Courts also appear to be applying greater scrutiny to non-competition agreements. For example, in Delaware, a state long known for having some of the most supportive laws favoring corporations in the nation, recent decisions by state courts may suggest a greater recognition for employee mobility considerations. In Ascension Insurance Holdings v. Alliant Insurance and Roberts Underwood, 2015 Del. Ch. LEXIS 19 (January 28, 2015), for instance, a Delaware company sought to enforce a non-competition provision in an agreement that it had signed with a California employee in which the parties had consented to Delaware venue and application of Delaware law for any disputes. The Delaware Chancery Court, however, declined to enforce the Delaware choice of law provision, holding that California had a greater interest in the action, and California public policy would be violated if Delaware law were applied under which the non-competition provision would be enforceable. More recently, another Delaware Chancery Court in EBP Lifestyle Brands Holdings v. Boulbain, 2017 Del. Ch. LEXIS 143 (August 4, 2017), refused to enforce against a California employee a non-competition provision in an agreement where the parties had similarly agreed that Delaware law would apply to disputes.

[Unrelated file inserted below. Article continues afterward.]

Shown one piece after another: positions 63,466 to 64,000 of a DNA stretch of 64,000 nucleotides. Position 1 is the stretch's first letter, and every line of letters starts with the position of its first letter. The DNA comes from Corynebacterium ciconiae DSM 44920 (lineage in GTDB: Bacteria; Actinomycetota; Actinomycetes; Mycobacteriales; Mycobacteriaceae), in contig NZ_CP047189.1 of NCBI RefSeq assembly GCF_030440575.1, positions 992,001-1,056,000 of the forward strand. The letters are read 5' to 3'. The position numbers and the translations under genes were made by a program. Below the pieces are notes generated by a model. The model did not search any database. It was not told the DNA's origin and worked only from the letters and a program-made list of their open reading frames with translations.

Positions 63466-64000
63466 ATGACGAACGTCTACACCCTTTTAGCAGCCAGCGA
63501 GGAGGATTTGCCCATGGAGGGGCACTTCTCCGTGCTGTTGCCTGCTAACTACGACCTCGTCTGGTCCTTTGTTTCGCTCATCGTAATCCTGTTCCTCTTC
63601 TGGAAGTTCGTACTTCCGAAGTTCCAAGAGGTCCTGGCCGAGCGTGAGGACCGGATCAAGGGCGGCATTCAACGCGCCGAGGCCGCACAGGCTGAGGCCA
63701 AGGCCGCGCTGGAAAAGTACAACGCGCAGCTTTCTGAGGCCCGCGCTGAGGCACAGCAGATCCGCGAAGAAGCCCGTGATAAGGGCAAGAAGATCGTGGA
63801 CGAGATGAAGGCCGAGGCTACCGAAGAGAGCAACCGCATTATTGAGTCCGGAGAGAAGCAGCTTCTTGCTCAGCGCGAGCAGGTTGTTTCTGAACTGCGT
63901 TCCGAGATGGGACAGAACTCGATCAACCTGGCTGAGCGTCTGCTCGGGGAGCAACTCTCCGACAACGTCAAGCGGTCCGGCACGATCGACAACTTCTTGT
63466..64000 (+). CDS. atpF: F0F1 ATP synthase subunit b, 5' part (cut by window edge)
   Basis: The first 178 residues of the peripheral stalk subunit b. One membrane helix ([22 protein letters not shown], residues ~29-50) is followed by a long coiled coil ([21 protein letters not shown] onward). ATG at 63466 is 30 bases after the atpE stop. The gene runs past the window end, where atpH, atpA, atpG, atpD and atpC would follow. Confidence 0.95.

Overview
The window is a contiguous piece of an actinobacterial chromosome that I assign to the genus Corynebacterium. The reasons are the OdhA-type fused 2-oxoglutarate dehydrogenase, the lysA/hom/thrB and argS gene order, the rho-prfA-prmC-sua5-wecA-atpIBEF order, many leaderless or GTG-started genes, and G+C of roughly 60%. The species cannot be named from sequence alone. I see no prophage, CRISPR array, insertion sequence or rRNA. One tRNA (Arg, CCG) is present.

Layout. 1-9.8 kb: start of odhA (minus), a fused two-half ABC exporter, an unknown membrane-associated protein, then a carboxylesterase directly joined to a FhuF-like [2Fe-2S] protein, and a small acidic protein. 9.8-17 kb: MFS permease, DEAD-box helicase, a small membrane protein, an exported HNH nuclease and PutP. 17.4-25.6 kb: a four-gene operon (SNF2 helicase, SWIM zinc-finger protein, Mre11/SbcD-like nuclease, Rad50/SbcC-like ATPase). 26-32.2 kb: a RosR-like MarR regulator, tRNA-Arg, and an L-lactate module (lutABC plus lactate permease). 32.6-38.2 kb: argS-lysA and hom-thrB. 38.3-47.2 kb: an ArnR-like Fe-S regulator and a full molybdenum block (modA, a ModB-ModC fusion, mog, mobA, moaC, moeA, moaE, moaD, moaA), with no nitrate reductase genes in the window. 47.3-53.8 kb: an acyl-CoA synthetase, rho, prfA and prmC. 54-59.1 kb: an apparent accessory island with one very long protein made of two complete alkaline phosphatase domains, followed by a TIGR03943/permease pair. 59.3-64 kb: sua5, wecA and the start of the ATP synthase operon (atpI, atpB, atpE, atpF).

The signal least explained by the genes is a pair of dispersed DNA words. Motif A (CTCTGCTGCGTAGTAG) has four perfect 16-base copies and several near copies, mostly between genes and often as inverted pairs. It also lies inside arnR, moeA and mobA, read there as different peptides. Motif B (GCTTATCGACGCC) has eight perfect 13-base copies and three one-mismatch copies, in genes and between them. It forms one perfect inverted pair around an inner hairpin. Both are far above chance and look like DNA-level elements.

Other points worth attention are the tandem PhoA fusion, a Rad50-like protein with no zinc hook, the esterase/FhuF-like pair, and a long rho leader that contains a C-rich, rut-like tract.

Many employers have been left to ask the question, can we lawfully do anything to protect our significant investments in our people who, by the way, often carry with them our most competitively sensitive IP? The answer is YES.

The vast majority of states in the United States still enforce against employees non-competition agreements that are reasonable in scope. Restrictive covenants with individual employees less than non-competition agreements, e.g., employee non-solicitation agreements, still appear to be universally enforceable. Employers everywhere are still free to require employees to sign confidentiality and non-disclosure agreements to protect employers' most sensitive information. The UK concept of Garden Leave seems to be slowly making its way to United States.